autochthon

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autochthon

[ȯ′täk·thən]
(geology)
A succession of rock beds that have been moved comparatively little from their original site of formation, although they may be folded and faulted extensively.
(paleontology)
A fossil occurring where the organism once lived.
References in periodicals archive ?
Although one can speak of a continuous highly tensed discourse on immigrant integration (Schinkel, 2007; Van Reekum et al, 2012), the classification of the "four classic groups"; Turks, Moroccans, Antilleans, and Surinamese, in comparison to autochthones seems never to be problematized or replaced.
These classification systems in Germany and the Netherlands of the "native" or "autochthones" population and differentiation of "immigrant groups" are the basis of understanding the concept of "integration" in the field of immigrant integration monitoring in West-European nation-states.
Only indirectly becomes clear, through the texts accompanying the chart, that the y-axis represents both indicator, i.e., the average of educational level in society, and the reference category attached to this, which in this case is conceptualized in the text surrounding the image as "autochthones." These are given the value "0," which is the reference value for all "ethnic groups" and as such conveys the neutrality they represent in the image.
The term Ur-Nation might be an echo of Brosses's and Forster's conjectural histories of the destruction or displacement of primitive black autochthones by more advanced Malays.
In this sense, then, autochthony can be said to be a neoliberal mode of belonging, one whose attempts to contain contestation are based on allegations that any demand for rights and/or resources by "non-Natives," including a radical rethinking of how rights and resources are thought of and distributed, is tantamount to a disregard for, and even colonization of, the autochthones.
(52) City dwellers who consider themselves zanatany (autochthones), or true coders, perceive city administrators as homogeneously composed of privileged, educated, elite Merina outsiders, who manage to secure desirable bureaucratic positions through access to kinship and to professional and ethnic networks.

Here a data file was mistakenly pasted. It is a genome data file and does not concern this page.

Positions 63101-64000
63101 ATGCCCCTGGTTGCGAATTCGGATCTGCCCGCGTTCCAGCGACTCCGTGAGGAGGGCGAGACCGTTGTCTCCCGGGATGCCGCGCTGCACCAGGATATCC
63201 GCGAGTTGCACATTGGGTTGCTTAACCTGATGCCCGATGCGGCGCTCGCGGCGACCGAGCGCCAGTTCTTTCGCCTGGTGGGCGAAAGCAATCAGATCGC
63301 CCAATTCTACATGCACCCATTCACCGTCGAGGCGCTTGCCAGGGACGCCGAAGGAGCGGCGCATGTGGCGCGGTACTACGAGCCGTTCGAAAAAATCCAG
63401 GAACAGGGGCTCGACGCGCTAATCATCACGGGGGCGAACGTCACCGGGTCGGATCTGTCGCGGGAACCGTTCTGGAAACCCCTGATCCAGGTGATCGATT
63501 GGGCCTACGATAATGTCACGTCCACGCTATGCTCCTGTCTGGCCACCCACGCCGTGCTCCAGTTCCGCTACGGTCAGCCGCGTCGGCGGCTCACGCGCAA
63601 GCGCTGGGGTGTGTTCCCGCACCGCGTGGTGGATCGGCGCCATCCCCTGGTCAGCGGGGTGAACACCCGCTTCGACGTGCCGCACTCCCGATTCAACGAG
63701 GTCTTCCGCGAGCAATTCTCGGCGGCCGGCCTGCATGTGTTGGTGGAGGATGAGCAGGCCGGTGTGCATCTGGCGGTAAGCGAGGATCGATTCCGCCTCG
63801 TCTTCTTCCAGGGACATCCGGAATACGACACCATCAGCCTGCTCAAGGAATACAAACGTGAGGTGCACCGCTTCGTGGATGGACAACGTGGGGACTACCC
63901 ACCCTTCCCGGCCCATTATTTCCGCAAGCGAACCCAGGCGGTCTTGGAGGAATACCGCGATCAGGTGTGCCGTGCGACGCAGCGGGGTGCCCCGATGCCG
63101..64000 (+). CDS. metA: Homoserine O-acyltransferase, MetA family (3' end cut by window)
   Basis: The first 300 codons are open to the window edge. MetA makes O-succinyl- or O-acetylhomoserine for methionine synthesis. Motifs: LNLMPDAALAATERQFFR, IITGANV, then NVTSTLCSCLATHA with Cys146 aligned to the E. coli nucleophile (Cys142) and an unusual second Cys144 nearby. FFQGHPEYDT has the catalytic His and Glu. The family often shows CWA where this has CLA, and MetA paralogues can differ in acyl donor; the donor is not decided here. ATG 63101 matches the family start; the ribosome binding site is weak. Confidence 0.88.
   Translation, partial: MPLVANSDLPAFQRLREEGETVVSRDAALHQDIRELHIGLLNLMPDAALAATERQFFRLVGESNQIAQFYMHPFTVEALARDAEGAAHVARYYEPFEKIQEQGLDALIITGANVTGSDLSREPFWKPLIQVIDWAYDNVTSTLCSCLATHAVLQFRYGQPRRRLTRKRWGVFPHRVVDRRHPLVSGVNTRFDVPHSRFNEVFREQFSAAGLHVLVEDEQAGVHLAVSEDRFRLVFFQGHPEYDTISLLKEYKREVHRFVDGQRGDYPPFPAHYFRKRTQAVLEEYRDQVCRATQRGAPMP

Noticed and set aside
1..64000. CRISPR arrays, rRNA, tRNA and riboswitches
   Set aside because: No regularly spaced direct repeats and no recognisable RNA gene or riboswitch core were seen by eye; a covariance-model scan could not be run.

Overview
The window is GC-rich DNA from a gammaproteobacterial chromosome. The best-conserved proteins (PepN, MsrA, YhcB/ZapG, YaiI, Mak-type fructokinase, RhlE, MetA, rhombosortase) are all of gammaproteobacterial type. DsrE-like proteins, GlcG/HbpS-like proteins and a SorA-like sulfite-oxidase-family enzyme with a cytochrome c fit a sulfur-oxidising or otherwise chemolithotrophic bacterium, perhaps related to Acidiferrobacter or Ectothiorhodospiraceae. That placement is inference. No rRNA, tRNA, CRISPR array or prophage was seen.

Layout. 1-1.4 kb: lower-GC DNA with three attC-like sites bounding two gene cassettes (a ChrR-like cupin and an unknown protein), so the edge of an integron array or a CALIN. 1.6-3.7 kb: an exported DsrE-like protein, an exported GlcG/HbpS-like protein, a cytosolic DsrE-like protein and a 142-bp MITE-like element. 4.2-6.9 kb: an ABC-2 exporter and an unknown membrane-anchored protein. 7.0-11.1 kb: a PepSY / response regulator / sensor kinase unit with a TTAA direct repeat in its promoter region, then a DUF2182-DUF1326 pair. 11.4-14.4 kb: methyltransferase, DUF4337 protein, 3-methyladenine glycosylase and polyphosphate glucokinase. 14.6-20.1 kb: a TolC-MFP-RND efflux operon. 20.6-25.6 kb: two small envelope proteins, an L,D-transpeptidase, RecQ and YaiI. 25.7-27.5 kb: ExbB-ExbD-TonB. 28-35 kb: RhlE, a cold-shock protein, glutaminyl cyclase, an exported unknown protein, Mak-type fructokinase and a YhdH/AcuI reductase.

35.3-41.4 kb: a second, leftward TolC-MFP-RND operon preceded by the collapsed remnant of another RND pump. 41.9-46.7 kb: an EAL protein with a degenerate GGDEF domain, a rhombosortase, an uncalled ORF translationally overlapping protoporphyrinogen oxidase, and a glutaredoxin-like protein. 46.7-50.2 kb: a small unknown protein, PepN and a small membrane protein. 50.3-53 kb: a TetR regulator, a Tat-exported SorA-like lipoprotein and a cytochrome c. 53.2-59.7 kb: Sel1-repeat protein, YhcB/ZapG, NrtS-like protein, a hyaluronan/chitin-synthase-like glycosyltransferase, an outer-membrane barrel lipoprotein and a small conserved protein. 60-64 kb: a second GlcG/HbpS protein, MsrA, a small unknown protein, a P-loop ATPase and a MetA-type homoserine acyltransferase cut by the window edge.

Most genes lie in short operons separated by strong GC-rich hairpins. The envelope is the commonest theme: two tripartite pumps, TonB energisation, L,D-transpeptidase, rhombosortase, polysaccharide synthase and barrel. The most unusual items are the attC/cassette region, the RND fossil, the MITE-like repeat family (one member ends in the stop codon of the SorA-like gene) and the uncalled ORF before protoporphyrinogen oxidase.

In the light of the emergence and growth of communities in Yorubaland in particular, it could be said that some of the groups that claimed to be autochthones were in fact earlier or more powerful group of settlers who were challenged by the hostile environment in which they found themselves to seek better accommodation elsewhere.
His travel stories, which he willingly shared with the villagers, were replete with cross-cultural encounters, from Malian state officials, to Ghanaian chiefs, to Nigerian Islamic scholars, to various other travellers and autochthones. More than as a progressive ideology, in fact, Musa's wulliye was manifest as a practical experience of how to conduct oneself across socio-cultural boundaries, complete with a set of linguistic and interpersonal skills.
Farmers, by this point, were adamant that the corridor would be acceptable only if it were based on a calendar that suited their own needs as local autochthones and holders of customary land tenure.
Land, politics, intergenerational relations and the institution of the tutorat amongst autochthones and immigrants (Gban region, Cote d'Ivoire)' in R.
Much has been written about relations between newcomers and long-term residents or 'autochthones' in rural areas, many accounts tracing a familiar trajectory from mutual agreement to antagonism as pressure on land increases and immigrants cease to acknowledge the authority of the 'firstcomers' who preceded them, and by whom they were allowed to settle.
The many historical and anthropological works on Akan societies such as Baule (Salverte-Marmier and Salverte-Marmier 1966; Viti 1995), Agni (Perrot 1982), Abron (Terray 1995) or Anno (Cutolo 2004) have shown quite clearly how these groups, mainly in the eighteenth century, subjugated and encompassed 'autochthones' in their polities.